The idea of “horticulture entertainment” is trending among retail garden centers and why not? Public gardens have been doing it for years! Offering special programs to draw people through the doors not only encourages and inspires attendees; it gives them reasons to keep coming back. Statistics indicate that such events offer the single biggest return on investment for garden centers nationwide.
Of course, this is only a sound strategy if you have the resources to host and conduct these types of events. Many retailers rely on their own staff to put on events, sometimes at the expense of other work. This is understandable, and even essential, as the event will take place on your premises. But what if you could get an assist—and a side of plant-geek know-how—by enlisting the help of local or regional plant societies?
Many plant societies are, sadly, in decline today due to lack of support and waning membership. However, what they lack in headcount, they often more than make up for with passion and enthusiasm. Can you think of any plant lovers more dedicated than those who belong to your local garden club, orchid society or bonsai group? These folks not only know their subject thoroughly, but they often have plant interests that go far beyond the focus of their society. What a wonderful resource for you and your customers!
A society-led program affords the opportunity to draw customers with plants, sure, but that’s only the beginning. Can you imagine talking about bonsai and not discussing the pots needed to grow and display them properly, with examples demonstrating their proper use? Or the specific needs for different types of orchids, including pots, slabs on which to mount orchids, chemicals to treat pests, even the bark mixes and/or sphagnum in which (or on which) to grow the plants?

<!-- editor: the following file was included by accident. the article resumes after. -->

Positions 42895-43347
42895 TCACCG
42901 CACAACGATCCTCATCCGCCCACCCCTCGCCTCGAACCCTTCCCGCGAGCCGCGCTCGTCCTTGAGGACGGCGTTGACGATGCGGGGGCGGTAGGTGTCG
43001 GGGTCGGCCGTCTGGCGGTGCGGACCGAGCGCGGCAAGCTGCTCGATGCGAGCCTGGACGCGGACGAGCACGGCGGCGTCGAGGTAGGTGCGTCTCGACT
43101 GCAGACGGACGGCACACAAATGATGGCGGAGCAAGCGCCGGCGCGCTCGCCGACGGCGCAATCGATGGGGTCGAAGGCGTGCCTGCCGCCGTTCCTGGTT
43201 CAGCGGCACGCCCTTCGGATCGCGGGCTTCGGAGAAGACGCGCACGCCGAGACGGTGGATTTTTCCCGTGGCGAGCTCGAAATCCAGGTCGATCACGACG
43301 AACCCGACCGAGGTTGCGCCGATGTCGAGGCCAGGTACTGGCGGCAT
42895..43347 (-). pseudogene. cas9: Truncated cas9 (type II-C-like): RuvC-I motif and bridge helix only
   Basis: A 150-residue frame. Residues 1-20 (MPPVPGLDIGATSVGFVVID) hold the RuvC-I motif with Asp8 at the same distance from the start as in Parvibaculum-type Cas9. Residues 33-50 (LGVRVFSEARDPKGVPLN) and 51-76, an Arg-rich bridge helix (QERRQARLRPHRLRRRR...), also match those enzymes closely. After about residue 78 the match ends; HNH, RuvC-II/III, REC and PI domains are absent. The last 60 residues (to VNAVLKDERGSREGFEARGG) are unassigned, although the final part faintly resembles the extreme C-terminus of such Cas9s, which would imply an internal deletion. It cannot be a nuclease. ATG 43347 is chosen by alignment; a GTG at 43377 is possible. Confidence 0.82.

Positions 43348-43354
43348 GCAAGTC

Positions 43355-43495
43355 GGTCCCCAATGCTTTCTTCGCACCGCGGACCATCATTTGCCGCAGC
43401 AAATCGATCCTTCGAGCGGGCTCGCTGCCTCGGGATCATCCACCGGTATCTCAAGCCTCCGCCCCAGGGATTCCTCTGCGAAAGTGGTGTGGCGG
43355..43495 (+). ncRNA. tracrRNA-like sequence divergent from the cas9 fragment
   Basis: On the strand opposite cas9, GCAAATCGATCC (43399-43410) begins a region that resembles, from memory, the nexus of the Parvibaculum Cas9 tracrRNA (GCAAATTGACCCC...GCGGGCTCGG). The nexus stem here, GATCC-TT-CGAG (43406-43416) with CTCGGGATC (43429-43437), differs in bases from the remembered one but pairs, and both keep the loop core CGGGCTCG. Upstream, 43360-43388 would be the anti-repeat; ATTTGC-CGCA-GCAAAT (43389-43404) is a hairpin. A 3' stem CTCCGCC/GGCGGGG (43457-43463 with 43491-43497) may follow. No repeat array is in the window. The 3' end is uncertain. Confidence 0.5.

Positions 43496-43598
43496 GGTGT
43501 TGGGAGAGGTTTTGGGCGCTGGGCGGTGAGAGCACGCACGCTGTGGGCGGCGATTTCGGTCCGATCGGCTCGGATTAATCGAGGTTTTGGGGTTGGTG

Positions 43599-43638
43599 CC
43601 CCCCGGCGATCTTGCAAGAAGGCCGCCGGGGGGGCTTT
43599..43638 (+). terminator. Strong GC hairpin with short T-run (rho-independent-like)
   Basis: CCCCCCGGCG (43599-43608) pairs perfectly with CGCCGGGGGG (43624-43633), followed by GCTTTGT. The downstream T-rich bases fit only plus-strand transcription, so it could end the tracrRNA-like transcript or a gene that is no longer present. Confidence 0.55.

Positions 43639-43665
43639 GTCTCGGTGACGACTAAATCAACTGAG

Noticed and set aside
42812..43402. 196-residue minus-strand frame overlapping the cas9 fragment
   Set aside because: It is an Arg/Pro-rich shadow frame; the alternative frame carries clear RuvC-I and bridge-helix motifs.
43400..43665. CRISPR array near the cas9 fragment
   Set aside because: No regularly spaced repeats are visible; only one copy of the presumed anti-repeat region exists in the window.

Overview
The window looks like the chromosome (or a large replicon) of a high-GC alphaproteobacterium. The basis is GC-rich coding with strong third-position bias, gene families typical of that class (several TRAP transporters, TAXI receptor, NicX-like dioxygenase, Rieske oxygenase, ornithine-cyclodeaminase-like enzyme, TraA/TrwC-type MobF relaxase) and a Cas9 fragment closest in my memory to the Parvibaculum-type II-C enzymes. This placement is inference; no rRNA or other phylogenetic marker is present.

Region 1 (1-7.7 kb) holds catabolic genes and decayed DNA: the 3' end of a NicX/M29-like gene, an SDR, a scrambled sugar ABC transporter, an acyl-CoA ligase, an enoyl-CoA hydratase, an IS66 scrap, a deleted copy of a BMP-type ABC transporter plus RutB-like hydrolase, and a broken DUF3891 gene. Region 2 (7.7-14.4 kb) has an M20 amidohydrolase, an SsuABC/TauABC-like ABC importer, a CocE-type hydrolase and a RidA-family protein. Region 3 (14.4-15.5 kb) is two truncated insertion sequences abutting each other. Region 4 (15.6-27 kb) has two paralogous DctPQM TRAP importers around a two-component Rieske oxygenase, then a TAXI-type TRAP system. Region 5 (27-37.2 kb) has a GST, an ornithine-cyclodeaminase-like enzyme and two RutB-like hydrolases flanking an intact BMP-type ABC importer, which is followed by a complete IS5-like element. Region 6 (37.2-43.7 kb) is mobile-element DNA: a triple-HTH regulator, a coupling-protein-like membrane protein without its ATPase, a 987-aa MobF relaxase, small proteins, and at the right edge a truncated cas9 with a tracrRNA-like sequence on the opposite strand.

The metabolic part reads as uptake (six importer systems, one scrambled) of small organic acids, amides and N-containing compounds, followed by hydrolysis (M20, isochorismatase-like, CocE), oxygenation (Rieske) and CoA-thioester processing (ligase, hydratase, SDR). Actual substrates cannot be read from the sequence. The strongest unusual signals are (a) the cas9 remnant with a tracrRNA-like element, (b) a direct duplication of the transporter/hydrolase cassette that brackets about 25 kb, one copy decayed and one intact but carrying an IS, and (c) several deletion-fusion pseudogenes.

Partnering with garden clubs and plant societies can be a win-win. You can become the go-to source for your customers’ specialty plant and peripheral needs. A retail garden operation in the Chicago area invited the local garden club to help out at one of their events and rewarded every volunteer with a 10% off coupon. I’m confident that the usage of those coupons was close to 100%—I know I didn’t miss a beat in using it! Without it, I might not have bought any plants that day; the coupon was just the right incentive, at the right time, for me to open my wallet.
Society members may also be a source for your future part-time or full-time employees. On the flip side, many societies would jump at the chance to share their love of plants, raise awareness for their organization and potentially recruit new members!
Don’t forget about possibilities beyond plants, too. Other organizations and local botanic gardens may be good sources for programs around birding, trees or other aspects of your product offering.
Do you know about the Christmas Bird Count held each year? It’s the longest-running citizen science birding project and encourages many people to become more involved with birding, both in the greater outdoors, as well as their own backyard. Having an event around this activity might be a great promotion for the bird section of your store and encourage your customers to expand their use of the products you offer.
What about offering space to your local plant society during a slow weekend for their next meeting or event? I know a couple of orchid societies who’ve partnered up with a local retail greenhouse to hold their shows.
Don’t Be Afraid to Reach Out
By the same token, if you’re not working with your local botanic gardens, are you missing out on getting more outreach? Perhaps you could provide plant material at low or no cost for some of their classes in exchange for your promotional materials being handed out supporting your products, services and/or events.
Are you ready to reach out, but not sure where to start? We’ve compiled a list of some national organizations here; many will direct you to their local or regional chapters and, in some cases, offer a list of speakers who may be interested and available to present at an event you’d like to hold, speaking on a subject about which they’re passionate. Many speakers are capable of addressing a wide range of skill and experience levels, from beginner to advanced.
To spark the interest and inspiration that drives traffic to your store, partnership is the name of the game! When like-minded plant lovers and outdoor enthusiasts come together, the results can be positively infectious. GP
Beth Engle is an assistant product business manager for perennials at Griffin. She can be reached at firstname.lastname@example.org.